Professional Carwashing & Detailing

A very fine towel

May 26, 2010

Editor’s Note: This article is taken from a previous issue of Professional Carwashing & Detailing®. If you would like to submit an article or topic idea for the Management Tip of the Week, please e-mail Editor Kate Carr.

From the beginning, the car care industry relied on the cotton terry towel to serve as the primary tool for washing, drying and polishing. This standard towel went through some changes over the years; various sizes and textures were introduced, as well as new polyester blends.

For several years, these advancements met the needs of many full service carwashes. But operators have always grappled with the question of what towel produced the best window and/or the best lint-free body dry-down.

A seemingly insignificant item such as a towel can cause much grief to an auto care business owner. No one wants to hear complaints about lint, scratches or streaks. While many car care specialists have found the right terry towel or huck window towel, still others continue to search for “the” perfect towel. Some have settled for a certain type of traditional towel and are doing fine, but it pays to continuously reevaluate your options.

Enter microfiber
Until recently, few people involved with the car care industry had ever heard of microfiber towels. Now, people in the business are very inquisitive about this product. They are looking for ways of improving the way they wash and detail a vehicle.

Today’s car care industry is increasingly competitive, and today’s consumer demands quality work. It’s not just cars rolling into your wash; ego, status, big bucks and emotion are also coming through the lines.

Microfiber products have played a major role in vastly improving efficiency and quality. These towels generally contain 30 percent polyamide and 70 percent polyester, or a 20-80 percent mix. This polyamide/polyester mix ensures excellent cleaning and water absorbing qualities.

A good microfiber towel will have thousands of microfibers per square inch. Used with a little bit of glass cleaner, this product will go a long way.
Microfiber is exceptional on glass because it has lint-free scrubbing power and its ability to cut through tobacco smoke and other dirt is unparalleled.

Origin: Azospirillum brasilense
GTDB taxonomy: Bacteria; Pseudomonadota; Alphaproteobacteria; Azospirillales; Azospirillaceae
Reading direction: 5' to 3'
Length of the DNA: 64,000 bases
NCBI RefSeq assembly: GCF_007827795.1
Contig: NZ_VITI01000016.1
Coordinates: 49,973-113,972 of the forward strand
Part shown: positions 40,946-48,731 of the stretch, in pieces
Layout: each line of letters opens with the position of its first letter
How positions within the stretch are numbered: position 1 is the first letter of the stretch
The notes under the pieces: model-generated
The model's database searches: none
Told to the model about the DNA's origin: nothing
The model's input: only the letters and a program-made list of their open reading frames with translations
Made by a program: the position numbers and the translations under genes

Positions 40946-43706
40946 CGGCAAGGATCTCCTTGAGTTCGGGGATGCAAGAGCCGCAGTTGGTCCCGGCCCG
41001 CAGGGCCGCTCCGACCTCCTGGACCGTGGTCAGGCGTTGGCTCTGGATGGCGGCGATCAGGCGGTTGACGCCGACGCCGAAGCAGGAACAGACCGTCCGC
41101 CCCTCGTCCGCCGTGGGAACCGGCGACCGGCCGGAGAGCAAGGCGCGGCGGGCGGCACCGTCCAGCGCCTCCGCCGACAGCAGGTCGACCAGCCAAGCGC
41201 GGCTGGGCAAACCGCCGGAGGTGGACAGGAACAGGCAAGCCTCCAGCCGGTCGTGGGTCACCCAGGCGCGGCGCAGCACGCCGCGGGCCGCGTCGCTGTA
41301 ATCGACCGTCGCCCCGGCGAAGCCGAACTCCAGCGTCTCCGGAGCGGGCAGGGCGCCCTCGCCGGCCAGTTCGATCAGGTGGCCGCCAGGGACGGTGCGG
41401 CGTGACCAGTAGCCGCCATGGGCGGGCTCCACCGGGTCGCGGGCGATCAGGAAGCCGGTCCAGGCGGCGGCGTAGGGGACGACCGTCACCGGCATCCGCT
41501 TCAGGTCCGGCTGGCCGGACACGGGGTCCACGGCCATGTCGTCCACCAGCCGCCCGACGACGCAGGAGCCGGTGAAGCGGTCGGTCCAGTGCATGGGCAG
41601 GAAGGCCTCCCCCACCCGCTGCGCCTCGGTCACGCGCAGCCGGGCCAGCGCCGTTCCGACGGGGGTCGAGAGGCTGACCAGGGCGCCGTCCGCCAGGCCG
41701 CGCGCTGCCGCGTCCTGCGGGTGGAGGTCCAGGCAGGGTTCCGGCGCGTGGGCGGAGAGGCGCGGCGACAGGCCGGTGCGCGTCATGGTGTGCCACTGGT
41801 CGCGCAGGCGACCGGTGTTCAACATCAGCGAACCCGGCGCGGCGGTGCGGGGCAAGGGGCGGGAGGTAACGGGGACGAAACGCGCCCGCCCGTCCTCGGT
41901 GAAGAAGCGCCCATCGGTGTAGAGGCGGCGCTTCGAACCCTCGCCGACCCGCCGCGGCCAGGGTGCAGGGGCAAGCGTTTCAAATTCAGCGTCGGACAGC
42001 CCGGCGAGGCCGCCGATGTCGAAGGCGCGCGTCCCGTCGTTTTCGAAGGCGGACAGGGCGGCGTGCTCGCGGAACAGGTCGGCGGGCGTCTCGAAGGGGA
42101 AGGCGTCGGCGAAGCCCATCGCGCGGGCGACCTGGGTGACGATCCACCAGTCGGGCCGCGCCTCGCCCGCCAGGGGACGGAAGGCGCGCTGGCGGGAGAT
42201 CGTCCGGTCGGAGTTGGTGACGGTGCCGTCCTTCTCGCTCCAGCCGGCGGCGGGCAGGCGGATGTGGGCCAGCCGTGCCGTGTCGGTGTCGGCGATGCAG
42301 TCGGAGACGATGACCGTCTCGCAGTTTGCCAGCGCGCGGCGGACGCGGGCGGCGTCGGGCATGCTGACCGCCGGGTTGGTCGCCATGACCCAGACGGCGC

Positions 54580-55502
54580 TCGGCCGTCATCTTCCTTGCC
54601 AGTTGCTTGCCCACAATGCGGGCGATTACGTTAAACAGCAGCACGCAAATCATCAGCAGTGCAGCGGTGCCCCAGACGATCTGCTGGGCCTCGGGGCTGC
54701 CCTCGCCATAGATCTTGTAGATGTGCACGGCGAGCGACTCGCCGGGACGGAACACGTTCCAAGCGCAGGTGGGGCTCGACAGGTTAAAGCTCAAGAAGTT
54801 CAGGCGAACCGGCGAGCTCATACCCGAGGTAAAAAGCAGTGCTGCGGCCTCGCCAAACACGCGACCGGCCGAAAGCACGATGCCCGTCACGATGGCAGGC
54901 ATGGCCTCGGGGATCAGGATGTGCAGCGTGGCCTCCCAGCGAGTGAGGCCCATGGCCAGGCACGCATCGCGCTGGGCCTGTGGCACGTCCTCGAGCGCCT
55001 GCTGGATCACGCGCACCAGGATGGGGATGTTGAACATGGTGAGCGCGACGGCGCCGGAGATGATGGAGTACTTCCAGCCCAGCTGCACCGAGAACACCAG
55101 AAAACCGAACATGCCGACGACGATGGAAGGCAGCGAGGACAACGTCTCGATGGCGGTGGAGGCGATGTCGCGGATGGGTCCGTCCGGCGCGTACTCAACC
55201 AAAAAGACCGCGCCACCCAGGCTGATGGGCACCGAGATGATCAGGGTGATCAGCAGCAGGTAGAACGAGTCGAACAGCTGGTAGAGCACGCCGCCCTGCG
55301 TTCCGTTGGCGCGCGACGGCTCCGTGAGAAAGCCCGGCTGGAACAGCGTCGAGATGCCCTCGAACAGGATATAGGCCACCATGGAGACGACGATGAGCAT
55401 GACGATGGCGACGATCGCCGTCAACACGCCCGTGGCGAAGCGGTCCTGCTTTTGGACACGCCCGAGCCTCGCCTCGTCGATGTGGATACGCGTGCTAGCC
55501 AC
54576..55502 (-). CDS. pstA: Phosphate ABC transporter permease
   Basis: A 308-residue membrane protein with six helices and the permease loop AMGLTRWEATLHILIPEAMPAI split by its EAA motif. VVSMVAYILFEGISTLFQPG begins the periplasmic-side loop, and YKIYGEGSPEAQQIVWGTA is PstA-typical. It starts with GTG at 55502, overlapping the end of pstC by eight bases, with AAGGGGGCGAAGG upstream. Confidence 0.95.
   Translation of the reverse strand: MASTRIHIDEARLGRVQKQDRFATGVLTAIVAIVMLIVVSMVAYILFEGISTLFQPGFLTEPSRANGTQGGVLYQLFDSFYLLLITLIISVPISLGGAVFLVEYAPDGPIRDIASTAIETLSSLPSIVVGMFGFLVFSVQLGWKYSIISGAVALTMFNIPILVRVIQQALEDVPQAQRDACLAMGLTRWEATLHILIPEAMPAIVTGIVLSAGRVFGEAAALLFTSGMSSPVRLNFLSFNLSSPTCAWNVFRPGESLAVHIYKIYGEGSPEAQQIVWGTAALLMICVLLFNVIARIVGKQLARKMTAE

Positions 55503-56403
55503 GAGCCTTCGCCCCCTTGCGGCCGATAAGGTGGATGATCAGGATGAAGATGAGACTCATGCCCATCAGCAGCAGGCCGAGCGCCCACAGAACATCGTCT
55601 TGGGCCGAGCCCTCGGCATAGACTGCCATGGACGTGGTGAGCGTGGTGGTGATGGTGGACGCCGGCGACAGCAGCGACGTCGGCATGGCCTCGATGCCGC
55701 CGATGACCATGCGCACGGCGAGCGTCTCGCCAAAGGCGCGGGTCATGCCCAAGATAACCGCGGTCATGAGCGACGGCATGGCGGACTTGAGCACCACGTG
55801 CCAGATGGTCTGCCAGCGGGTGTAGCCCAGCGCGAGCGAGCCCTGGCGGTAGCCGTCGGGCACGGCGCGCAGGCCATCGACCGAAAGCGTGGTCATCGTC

Avoid thin microfiber towels and waffle-weave pattern towels — they tend to have less microfibers ingrained in them. Over time, these towels will be less absorbent.
To get the best results when using microfiber, the user should separate the towels by color and size as a way to code them for a specific purpose.

For example, a smaller 16x16-inch works well for windows and in obscure areas like mirrors and the interior front and back windshields.
As with traditional terry towels, when doing vehicle dry-down, most car care experts at the carwash or detailing center prefer a larger microfiber towel. Again — use a different color to distinguish the body towels from window towels. A 16x27-inch size is very popular for this use.

The newest trend tends to favor a large 24x35-inch size that many operators are excited about. They can work quicker by covering more area with a larger, quality microfiber towel.

The two sizes mentioned above in another color would be a third option designated for detailing, polish removing and buffing.

Microfiber is a detailer’s best friend. It is amazing how soft they are for polishing dark color, clear coat automotive finishes so popular today. The last thing you need is a super fine scratch on a black luxury car or SUV. Remember, like you, the majority of today’s customers demand perfection.

Towel care
In the effort to find perfection and get the best results from microfiber towels, we need to know the proper way to care for and wash our towels.
In a gentle way, microfiber towels scrape the dirt and polish from the surface of a vehicle and then store the particles or liquid in the thousands of microfibers in the towel.

This needs to be kept in mind when caring for the towel.
• Slightly warm water is best for washing microfiber. You should wash the towels with a liquid detergent that is bleach-free. Liquid detergent is preferred over powder because there is a chance that powdered detergent may not dissolve completely. This risk is concentrated if you use cold water. Remember, microfibers tend to hold everything.
• Always wash your microfiber towels on gentle cycle; never wash microfiber with terry or other types of towels. The microfiber will treat any lint or other material from traditional towels like dirt and store the particles within the microfibers.
• Never use fabric softener. The microfiber towel will accumulate the softener and saturate the microfibers, thus reducing its effectiveness.
• Never dry microfiber in a dryer on high heat. You could actually melt the towel with excessive heat. Dry on low heat or just extract your towels.

Finding the best terry towel or microfiber towel for your use is accomplished with a lot of trial and error. It seems like everybody has their own favorites. Find what works best for you and set up your own system.

Bob Gartland is the resident authority on carwash towels at Joseph Gartland, Inc. — Beautiful Toweling. He has over 30 years of experience serving the auto care industry. He welcomes inquiries on carwash towel problems and questions. Feel free to contact him at Bob@beautifulrags.com. You can request written instructions for the proper washing and care of all types of towels as well.